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With most claims, the law imposes a time limit in which they must be brought or they will be time-barred. Claims under the Inheritance (Provision for Family and Dependants) Act 1975 are slightly different in that the Act states that an application shall not be made after the end of six months from the date on which Grant of Representation was taken out except with the permission of the Court. In most cases, that means it is best to issue proceedings within the six-month period but sometimes there may be good reasons for not doing so.

For understandable reasons, such cases do not come along that often. However, in Sargeant v Sargeant and Thompson (2018), the principles behind the granting of permission were re-examined. 

The first principle is that the discretion is unfettered, to be exercised judicially and in accordance with what is just and proper, which makes it difficult to advise on the outcome of any application with any certainty.

The onus is on the person seeking to obtain permission. The question of how promptly, and in what circumstances, the claim has been brought is relevant. The Court considers whether negotiations were commenced within the time limit or whether the delay after expiry may be accounted for by negotiations. Where the estate had been distributed, a Court is less likely to grant permission and will assess whether the Claimant has any other redress. Before permission is granted the Court will assess whether the claim is arguable. If not, there would be little point in granting permission in any event.

In this case of Sargeant, the claim was clearly arguable. The claimant, Mrs Sargeant, had been married to the deceased who was a farmer with substantial assets. The Claimant’s son from an earlier marriage received nothing under the Will. The Defendants were the only daughter of the Claimant and the deceased, and the solicitor Mr Thompson who was also the other Executor. The deceased left a few items to his estranged step-son, and the benefit of a life policy worth £75,000 to his wife. The rest of the substantial estate, worth £3.2 million and potentially rising to £8 million at trial, was held in a Discretionary Trust, the potential beneficiaries of which were his wife, his daughter and his daughter’s children. 

The problem for Mrs Sargeant was that the trust was cash poor but asset rich. Whilst her husband had left a Letter of Wishes, stating that he wanted his wife to have the benefit of all the assets while she was alive, that did not help her a great deal because the assets did not produce much income. The deceased died in May 2005 and in the subsequent years there were several meetings between the Claimant and her daughter and the solicitor (all parties to this claim) to look at options to help the Claimant with her income. On some occasions, it was suggested by the solicitor that land could be sold to raise cash but the daughter refused and her mother was not prepared to dissipate the assets against her daughter’s wishes. Eventually, the Claimant’s son became involved and, in 2016, proceedings were issued.

In considering the matters, the Judge was satisfied that the Claimant had understood that she was not receiving the assets and understood her position as a discretionary beneficiary under the trust. The Claimant’s case was that she had not understood it until her son had become involved in 2014.  The Judge was satisfied that, throughout the entire period, the solicitor made it plain that he was only advising the Executors and Trustees, and that both the Claimant and her daughter could obtain independent legal advice if they wished. He had also proposed ways of creating more income for her by selling assets. The Claimant stated that she did not blame the solicitor for any of the advice given and she was involved in all meetings relating to the creation of the Wills.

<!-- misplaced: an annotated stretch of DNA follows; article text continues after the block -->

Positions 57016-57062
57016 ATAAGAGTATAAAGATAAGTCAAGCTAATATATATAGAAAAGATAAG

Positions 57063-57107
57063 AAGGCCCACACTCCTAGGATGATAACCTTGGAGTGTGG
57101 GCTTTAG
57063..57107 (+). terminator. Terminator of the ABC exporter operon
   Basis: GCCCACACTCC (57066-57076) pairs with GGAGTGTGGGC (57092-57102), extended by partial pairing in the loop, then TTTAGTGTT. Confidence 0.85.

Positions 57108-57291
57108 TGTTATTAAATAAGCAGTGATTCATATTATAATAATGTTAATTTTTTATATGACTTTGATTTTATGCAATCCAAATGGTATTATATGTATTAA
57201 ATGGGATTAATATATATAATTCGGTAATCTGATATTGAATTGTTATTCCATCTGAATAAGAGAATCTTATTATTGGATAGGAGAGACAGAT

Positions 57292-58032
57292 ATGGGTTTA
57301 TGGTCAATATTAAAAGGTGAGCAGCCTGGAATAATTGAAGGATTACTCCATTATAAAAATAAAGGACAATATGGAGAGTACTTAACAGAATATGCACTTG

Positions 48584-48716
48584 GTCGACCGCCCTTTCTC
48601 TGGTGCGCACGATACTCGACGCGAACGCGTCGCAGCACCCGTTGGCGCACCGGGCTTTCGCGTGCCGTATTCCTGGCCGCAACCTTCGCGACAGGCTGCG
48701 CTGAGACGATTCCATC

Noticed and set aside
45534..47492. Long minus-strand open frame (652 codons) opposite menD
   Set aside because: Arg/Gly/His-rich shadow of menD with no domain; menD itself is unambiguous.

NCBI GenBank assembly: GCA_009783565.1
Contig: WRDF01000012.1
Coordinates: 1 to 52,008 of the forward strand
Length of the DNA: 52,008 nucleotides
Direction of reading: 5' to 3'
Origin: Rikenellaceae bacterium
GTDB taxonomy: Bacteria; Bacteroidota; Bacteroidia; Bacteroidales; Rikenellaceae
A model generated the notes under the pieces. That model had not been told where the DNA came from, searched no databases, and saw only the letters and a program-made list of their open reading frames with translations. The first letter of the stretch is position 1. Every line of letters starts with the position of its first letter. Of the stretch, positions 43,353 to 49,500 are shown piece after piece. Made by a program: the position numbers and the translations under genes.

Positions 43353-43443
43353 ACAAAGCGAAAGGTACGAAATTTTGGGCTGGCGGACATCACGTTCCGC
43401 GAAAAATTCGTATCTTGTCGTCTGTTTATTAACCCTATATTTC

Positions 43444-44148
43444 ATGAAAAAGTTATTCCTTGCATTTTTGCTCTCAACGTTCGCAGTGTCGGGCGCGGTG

In the circumstances, the Judge reached the conclusion that the Claimant had not made a sufficient case to allow the claim to proceed.

He pointed out that this was not a case in which any material facts had been concealed or where the Claimant had been misled. He found that the Claimant decided to continue to work within the arrangements provided for by the Will, rather than explore alternative options available to vary them, in full knowledge of her financial difficulties and that she maintained that decision over a very long period. Thus, whilst she was not explicitly advised that she might consider a claim under the 1975 Act, she was made aware of the availability of independent advice but had decided against taking it and to live with the situation. Nothing had changed dramatically during that period and, accordingly, she was refused permission to bring a claim despite her financial difficulties.

Accordingly, whilst it is possible to obtain permission to bring cases out of time, the Court will look carefully at all the facts available. Unless the Claimant can satisfy the Court that their failure to bring a claim within six months is justifiable, there is a real risk that their application to bring a claim will be refused, even where a Claimant has a potentially strong claim.

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